PoliticsJoe Biden takes hard whacks at Donald Trump as both stump in Iowa

01:25  12 june  2019
01:25  12 june  2019 Source:   desmoinesregister.com

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Joe Biden , in Iowa the same day as Donald Trump , takes hard whacks at the president. "Everywhere we turn, it's clear that Trump is shredding what we believe in most," Biden is to say during the second Iowa trip of his campaign. "I believe we have to restore those basic values."

Not only did both President Trump and former Vice President Biden appear in Iowa on Tuesday, they also both appeared in each other's remarks. #LSSC #Colbert

Former Vice President Joe Biden, returning to campaign in Iowa on the same day President Donald Trump was in the state, took some hard whacks at the president he hopes to defeat in November 2020.

"President Trump is in Iowa today. and I hope his presence here will be a clarifying event," Biden said Tuesday afternoon in Ottumwa. "Because Iowa farmers have been crushed by his tariff war with China and no one knows better than the folks in Iowa. He thinks that being tough is great. Well, it’s really easy to be tough when someone else absorbs the pain."

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Joe Biden has visited Iowa countless times over 32 years, in previous presidential bids and as vice president. But Tuesday was the first time he arrived in the state as the Democratic front-runner.

Biden also contrasted Trump to presidents who stood up at key moments in history (e.g., George H.W. Bush turning in his NRA membership, Bill Clinton’s Biden made the case that Trump fundamentally doesn’t understand the job. “ Trump offers no moral leadership; seems to have no interest in unifying

Trump has singled Biden out of the massive presidential field as the target of his critiques, and Biden responded forcefully.

"I believe that this president is literally an existential threat to America," Biden said to a crowd of 250 in Ottumwa, the first stop during his two-day trip. "He's a threat to our core values, and he's a threat to our standing in the world."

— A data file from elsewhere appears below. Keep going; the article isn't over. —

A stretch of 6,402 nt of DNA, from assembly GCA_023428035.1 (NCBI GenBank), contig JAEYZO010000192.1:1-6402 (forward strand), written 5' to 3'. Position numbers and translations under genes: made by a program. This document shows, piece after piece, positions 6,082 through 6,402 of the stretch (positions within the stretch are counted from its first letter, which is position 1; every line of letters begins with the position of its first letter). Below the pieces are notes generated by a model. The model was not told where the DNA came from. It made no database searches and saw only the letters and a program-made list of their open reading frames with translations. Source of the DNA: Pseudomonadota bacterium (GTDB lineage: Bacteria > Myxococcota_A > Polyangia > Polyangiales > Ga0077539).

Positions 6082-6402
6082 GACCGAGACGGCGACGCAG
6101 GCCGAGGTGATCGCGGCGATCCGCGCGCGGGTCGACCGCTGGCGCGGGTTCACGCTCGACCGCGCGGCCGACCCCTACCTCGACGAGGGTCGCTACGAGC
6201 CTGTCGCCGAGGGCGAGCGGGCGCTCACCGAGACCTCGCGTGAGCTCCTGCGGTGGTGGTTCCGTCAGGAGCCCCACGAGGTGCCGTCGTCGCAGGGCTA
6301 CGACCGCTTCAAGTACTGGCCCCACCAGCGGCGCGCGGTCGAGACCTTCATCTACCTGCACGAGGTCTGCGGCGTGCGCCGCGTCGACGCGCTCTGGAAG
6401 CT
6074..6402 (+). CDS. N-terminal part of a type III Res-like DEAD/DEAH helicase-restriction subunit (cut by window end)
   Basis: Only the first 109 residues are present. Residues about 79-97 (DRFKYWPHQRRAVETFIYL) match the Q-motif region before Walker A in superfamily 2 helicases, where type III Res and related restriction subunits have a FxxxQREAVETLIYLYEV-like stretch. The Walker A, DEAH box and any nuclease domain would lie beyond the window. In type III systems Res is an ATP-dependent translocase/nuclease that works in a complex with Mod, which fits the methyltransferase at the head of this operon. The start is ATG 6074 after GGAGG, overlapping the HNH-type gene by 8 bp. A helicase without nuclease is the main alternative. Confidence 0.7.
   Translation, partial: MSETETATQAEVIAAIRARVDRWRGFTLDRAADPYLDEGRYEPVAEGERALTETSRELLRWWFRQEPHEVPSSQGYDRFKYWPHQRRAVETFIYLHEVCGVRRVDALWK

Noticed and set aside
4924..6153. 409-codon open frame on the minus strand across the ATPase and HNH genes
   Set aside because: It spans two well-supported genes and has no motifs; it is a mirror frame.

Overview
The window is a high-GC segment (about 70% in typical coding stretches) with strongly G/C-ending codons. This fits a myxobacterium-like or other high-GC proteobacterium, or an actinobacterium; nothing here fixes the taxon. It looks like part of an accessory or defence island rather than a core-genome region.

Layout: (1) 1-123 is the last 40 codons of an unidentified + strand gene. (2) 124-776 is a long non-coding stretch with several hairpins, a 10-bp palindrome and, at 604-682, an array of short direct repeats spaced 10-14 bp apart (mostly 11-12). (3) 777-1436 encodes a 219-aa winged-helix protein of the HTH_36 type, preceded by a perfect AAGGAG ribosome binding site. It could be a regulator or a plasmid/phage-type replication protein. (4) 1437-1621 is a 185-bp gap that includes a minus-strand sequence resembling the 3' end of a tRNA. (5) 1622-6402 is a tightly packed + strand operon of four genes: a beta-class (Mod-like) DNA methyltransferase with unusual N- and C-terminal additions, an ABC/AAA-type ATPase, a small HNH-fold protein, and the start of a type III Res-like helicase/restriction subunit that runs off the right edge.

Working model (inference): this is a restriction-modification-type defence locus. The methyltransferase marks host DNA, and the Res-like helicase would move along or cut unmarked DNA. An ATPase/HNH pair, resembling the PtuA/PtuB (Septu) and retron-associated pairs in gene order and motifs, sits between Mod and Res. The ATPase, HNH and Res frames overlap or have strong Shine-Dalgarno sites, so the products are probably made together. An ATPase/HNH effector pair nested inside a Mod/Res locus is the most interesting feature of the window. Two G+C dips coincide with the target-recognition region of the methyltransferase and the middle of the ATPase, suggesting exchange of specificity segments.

Before Trump even left the White House, the president blasted the Democratic presidential candidate, telling reporters: "I like running against people who are weak mentally."

Trump continued: "When a man has to mention my name 76 times in a speech, that means he’s in trouble."

"Trump doesn't get the basics," the former vice president was scheduled to say about the trade war the president has executed, according to Biden's prepared evening remarks for a stop in Davenport.

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Biden joked about Trump's nicknames for him at his stop in Mount Pleasant, where he spoke to about 200 people, according to his campaign.

"Apparently, he had my speech on in Air Force One. I guess he’s really fascinated with me," he said. "I find it fascinating."

Joe Biden takes hard whacks at Donald Trump as both stump in Iowa© Zach Boyden-Holmes/The Register Former Vice President Joe Biden campaigns in a packed hall in Ottumwa, Iowa Tuesday, June 11, 2019.

Biden is currently an Iowa polling leader, according to a recent Des Moines Register/CNN/Mediacom Iowa Poll. Twenty-four percent of Iowa’s likely Democratic caucusgoers say the former vice president is their first choice for president. Bernie Sanders, a Vermont senator, is the first choice for 16% of poll respondents, while Elizabeth Warren, a Massachusetts senator, and Pete Buttigieg, the mayor of South Bend, Indiana, are at 15% and 14%, respectively. No other candidate cracked double digits.

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Joe Biden delivers a speech in Iowa on Tuesday attacking President Donald Trump . Biden torched Trump for mishandling the U.S. relationship with China, busying himself with social And every single step that Donald Trump is taking is only exacerbating the challenge,” Biden ’s planned remarks say.